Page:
Acocks Green Fire Station
There have been several fire stations in Acocks Green, although only one of those would be recognisable as such, and that was a pretty small one.
The first evidence we have is on Flint Green Road near the Warwick Road. At the end of the row of late 19th century houses, next to farm buildings on land owned by Yardley Great Trust, stood a very small building. It is shown in the enlarged portion of a postcard, shown below. Perhaps it had a wheeled ladder (curricle fire escape ladder) and/or a pump. It is shown on the 1904 O.S. map, but had gone by 1916.
The story can be traced from Edwardian times in a Hay Mills Fire Station souvenir brochure, written by Roger Wood. He explains that a Police brigade was formed in Acocks Green c. 1909. That is when the new Police Station on Yardley Road was built. We presume that this released accommodation on the Warwick Road, opposite Dudley Park Road, where the police officers had been until then. There was a pair of semi-detached houses, by 1920 numbered as 1087 and 1089, just north of Westley Brook Cottages. In number 1087 lived George Frederick Field and his family, and in number 1089 lived William Thomas Trayhern and his family.
The fire equipment, a 25ft. large-wheeled ladder weighing a ton, was stored in a triangular enclosure at the end of Dudley Park Road. We asked the West Midlands Fire Service Heritage Group how the fireman would use this: "The Wheeled Escape /Curricle Escape would have been used for a rescue from a Building if necessary. A storage box below the Ladder would contain a couple of lengths of Hose, Branch and a Standpipe - these would be used directly from the Mains. Hopefully a powered Pump or Steamer from another larger nearby Fire Station would not be far behind." An image of such a ladder on show at an Open Day in Manchester can be see here, and the Heritage Group have posted a picture on Twitter of a ladder and other equipment at Bromley (27th February 2022). We are very grateful for their help.
In 1911 Acocks Green went into Birmingham, and the city took over fire services. Whereas only one man had been in attendance beforehand, a second was apparently now required. Roger Wood writes:
"George Wood received his orders to move from Kenyon St. Fire Station (Birmingham City Centre) to Acocks Green. So George loaded his family (which included his wife, sons Arnie, Harry and daughter Hilda) and all their possessions onto a Horse and Cart and trundled off down the Warwick Road towards Acocks Green."
An inventory of the time said that Acocks Green had "1 Personnel, 1 Curricle fire Escape, 1 Large Hand Pump". (Annual Reports)
However, George Field found himself manning the station on his own some time after World War One. Roger Wood explains that Mr. Field had to go on parade up and down the Warwick Road every evening from 7pm to 8pm, unless inclement weather allowed Sparkbrook Fire Station to give him permission to stay indoors.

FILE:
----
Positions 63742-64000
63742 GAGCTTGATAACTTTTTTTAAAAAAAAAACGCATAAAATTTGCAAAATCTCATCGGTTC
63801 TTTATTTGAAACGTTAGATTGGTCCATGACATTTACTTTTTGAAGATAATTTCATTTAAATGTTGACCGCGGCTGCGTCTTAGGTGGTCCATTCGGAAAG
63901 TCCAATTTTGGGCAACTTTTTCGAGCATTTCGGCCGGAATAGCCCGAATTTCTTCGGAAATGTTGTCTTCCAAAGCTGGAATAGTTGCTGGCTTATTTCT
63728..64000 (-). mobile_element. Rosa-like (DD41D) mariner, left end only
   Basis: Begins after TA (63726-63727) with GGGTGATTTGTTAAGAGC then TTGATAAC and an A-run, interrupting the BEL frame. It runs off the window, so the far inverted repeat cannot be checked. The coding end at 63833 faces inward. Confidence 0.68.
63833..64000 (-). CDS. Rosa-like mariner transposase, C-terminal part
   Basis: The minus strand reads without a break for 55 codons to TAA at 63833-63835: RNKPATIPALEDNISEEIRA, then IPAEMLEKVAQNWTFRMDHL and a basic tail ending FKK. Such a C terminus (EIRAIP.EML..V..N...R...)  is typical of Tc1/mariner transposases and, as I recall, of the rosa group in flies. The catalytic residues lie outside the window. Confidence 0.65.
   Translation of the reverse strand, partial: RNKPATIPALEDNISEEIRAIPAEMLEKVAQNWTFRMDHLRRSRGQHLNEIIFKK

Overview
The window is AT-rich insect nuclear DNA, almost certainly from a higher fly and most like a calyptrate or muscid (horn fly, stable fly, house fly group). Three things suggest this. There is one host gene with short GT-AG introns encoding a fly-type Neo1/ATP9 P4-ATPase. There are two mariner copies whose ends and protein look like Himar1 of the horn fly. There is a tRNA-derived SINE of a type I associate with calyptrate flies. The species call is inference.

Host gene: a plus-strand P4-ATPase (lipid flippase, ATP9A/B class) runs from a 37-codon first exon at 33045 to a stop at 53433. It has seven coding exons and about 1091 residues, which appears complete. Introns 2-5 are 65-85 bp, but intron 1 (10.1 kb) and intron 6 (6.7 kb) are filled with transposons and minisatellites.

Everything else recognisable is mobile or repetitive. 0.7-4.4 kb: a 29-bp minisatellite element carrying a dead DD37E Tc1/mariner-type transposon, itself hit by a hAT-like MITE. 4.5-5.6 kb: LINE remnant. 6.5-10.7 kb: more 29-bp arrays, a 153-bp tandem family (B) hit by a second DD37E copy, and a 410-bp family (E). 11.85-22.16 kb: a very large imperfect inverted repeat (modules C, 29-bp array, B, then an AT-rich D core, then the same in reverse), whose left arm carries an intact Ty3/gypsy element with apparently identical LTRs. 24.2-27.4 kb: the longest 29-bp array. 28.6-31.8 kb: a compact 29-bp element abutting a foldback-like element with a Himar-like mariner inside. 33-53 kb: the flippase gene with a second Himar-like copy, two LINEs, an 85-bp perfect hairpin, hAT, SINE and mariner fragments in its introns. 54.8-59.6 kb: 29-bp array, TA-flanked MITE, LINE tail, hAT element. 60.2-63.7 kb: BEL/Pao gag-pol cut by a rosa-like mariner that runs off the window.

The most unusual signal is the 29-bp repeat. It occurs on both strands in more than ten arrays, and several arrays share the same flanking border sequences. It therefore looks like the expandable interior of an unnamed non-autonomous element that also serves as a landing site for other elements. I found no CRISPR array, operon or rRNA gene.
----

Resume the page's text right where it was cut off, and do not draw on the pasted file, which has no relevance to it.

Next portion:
In late November 1921, plans were made to take over gardens at the back of the Police Station on Yardley Road. These gardens were at the rear of the block at the Alexander Road end, and were attached to houses within the block. The new Fire Station opened on the 11th November 1922, and had a motor turbine pump with ladders. Until 1926, when the Brigade bought some houses on the other side of Alexander Road, the houses on the Warwick Road continued to be used as accommodation, according to Roger Wood. Firemen were also living in the Police Station block.
An Auxiliary Fire Service was formed in 1937 as part of Civil Defence preparations. It and local brigades were absorbed into the National Fire Service in 1941. See below for local photographs.
The Field family, including the two sons mentioned above, worked at Acocks Green Fire Station for many years. A photograph of the building with its fire engine can be found below. After the Second World War directory entries for the fire station included an ambulance service office as well. The fire station closed on 22nd February 1993 and the service moved to Hay Mills Fire Station on Speedwell Road. In 1994 the Police applied to have the fire station demolished in order to provide more parking. That was withdrawn, and in 1998 there was a successful application to change its use to offices. By then there were new owners. Since then the building has been used as that type of accommodation.
The building is Locally listed Grade B, as follows:
"This was built c. 1921, replacing gardens at the back of the police station. It closed in 1993, when a new fire station at Speedwell Road opened. Red brick and buff terracotta; tile roof. Single-storey; two bays, the right hand bay set forward and containing a pair of tall, half-glazed doors set in a flat arched opening with bold keystone, all under a brick and terracotta striped gable bearing the words "Fire Station" in raised terracotta letters. The left hand bay is lower and contains a doorway and single window."